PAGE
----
Europe still has a problem with low inflation

James Nickerson
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The euro area has slightly higher inflation that the European Union (Source: Getty)

While consumers may be happy to see prices rising more slowly, central bankers and politicians around Europe are a little more nervous about how they are are behaving across the European Union and Eurozone.

The European Union experienced annual inflation of just 0.1 per cent in June and the Eurozone only did marginally better with consumer prices rising by 0.2 per cent in the year to June, according to Eurostat, the European Commission’s statisticians.

The UK rate of inflation in the year to June 2015, measured by the consumer price index (CPI), was completly stagnant at 0 per cent (also dubbed noflation), down from 0.1 per cent in May 2015, missing the Bank of England’s target of two per cent.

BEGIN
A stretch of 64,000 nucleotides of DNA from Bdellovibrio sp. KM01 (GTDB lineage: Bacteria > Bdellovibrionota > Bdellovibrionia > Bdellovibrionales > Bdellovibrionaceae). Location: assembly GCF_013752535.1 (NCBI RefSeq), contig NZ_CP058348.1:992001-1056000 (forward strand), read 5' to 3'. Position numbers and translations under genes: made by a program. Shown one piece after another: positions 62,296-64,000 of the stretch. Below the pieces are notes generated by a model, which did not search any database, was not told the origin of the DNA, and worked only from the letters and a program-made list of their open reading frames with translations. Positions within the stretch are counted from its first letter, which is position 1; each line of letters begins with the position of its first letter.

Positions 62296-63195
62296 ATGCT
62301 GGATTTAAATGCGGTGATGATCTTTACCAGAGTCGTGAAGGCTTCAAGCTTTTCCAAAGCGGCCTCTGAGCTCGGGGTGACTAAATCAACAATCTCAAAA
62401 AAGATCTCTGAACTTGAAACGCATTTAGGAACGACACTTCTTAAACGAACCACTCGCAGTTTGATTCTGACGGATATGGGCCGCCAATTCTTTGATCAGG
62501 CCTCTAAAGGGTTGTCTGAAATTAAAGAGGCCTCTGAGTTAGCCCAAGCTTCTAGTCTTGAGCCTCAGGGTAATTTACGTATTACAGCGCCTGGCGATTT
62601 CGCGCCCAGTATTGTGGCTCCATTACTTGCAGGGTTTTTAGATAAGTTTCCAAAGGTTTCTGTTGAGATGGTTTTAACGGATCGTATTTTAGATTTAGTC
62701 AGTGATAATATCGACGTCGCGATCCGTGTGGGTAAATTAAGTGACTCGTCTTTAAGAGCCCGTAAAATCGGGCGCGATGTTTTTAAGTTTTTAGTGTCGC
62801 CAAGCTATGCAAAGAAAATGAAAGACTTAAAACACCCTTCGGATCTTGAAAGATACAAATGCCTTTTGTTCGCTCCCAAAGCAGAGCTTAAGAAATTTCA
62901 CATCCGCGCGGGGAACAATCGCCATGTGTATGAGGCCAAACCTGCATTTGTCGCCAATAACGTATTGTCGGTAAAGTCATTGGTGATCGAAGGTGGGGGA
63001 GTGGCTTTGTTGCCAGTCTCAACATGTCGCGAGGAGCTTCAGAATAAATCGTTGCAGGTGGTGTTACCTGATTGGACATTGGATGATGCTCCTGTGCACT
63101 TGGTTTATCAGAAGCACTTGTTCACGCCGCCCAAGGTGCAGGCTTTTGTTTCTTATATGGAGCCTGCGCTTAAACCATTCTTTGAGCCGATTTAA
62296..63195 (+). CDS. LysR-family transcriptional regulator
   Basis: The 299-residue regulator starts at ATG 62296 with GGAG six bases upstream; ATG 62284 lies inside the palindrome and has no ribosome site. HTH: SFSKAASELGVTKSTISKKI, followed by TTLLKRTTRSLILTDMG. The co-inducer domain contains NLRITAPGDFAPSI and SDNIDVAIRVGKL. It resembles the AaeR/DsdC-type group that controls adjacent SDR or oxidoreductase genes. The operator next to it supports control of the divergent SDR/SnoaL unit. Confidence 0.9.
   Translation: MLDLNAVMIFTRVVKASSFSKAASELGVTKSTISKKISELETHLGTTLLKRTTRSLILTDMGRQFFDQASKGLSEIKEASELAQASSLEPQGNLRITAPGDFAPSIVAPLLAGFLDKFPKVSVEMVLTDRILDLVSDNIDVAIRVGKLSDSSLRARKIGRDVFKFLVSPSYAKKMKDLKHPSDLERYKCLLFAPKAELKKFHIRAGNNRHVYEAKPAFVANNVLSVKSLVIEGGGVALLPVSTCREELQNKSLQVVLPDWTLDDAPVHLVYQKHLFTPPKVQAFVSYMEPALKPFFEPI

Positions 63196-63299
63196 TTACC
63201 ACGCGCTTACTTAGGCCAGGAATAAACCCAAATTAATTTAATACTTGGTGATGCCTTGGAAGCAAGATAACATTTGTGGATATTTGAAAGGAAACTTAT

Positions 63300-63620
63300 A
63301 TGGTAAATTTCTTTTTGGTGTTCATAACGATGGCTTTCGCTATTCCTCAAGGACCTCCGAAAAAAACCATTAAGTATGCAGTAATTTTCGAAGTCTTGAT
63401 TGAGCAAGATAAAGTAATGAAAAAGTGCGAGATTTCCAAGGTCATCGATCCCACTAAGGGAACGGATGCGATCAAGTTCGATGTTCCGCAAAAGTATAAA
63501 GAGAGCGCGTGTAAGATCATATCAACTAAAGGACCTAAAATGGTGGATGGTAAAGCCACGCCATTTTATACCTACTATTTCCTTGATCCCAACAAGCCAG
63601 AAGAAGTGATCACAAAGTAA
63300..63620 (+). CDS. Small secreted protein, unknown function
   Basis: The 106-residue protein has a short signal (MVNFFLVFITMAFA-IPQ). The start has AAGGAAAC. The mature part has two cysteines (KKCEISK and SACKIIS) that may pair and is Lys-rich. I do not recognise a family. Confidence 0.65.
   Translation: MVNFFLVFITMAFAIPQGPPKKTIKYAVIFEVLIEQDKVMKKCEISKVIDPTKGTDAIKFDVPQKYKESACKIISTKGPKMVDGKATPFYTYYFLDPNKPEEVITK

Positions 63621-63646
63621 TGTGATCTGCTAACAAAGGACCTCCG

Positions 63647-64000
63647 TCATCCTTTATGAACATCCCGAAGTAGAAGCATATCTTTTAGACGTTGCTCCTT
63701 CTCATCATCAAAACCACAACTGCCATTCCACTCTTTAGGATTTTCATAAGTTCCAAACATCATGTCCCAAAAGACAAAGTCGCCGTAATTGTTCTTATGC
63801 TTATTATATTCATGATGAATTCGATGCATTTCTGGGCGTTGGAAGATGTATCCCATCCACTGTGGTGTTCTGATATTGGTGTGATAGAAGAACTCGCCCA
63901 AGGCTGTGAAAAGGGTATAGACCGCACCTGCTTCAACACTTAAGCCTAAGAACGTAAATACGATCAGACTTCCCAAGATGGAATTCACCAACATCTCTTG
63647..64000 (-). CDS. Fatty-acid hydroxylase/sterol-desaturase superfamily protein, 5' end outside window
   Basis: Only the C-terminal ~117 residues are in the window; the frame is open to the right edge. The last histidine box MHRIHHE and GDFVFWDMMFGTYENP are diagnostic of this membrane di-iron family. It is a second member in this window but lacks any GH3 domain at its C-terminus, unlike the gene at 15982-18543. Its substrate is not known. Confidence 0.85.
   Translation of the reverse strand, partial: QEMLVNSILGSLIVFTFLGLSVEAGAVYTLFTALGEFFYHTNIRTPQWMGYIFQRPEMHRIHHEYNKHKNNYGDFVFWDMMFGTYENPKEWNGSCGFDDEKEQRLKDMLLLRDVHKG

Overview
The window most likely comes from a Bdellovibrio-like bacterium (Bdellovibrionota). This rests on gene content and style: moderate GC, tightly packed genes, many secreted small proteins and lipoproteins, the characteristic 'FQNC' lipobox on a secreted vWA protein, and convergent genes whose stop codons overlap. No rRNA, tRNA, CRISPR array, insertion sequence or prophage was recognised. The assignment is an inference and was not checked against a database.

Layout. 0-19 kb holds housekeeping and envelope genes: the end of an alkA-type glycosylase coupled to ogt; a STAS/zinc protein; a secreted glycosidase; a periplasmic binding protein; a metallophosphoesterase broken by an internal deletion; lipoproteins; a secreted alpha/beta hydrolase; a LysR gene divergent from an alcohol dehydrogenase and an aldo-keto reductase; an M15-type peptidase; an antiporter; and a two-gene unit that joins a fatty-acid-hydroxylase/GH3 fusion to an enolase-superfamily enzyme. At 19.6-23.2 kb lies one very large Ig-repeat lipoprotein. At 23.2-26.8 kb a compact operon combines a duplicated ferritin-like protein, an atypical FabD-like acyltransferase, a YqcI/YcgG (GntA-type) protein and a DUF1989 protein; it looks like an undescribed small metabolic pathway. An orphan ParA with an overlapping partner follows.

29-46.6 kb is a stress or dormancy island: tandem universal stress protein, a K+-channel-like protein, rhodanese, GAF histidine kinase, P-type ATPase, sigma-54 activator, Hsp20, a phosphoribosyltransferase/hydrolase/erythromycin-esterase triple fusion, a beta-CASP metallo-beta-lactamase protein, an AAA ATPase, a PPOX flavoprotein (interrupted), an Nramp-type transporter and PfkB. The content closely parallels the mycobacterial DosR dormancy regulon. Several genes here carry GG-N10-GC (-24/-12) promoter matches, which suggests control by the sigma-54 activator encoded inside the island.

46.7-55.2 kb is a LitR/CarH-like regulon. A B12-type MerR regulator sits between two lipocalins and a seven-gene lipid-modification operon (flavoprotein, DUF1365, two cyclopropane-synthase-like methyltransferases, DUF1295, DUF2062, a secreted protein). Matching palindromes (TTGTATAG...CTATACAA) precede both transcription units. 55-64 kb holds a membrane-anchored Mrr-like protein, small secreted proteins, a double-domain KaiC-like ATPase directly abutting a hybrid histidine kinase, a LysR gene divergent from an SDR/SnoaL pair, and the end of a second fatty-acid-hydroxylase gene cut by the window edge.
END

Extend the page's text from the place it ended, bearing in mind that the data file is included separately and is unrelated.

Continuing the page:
Read more: Inflation back to zero: Here's what the analysts said

The Eurozone also missed its target of close to, but below, two per cent, and was down from 0.3 per cent in May, but core prices, which strip out goods such as energy and food which can be volatile, rose by 0.8 per cent.

Much dreaded deflation was observed in eight member states, with prices falling by 2.1 per cent in Cyprus and 1.1 per cent in Greece.

Meanwhile, in the larger Western economies, inflation also lagged, with France recording 0.3 per cent and German 0.1 per cent.

Read more: Eurozone inflation and jobs improve but recovery remains fragile, experts warn

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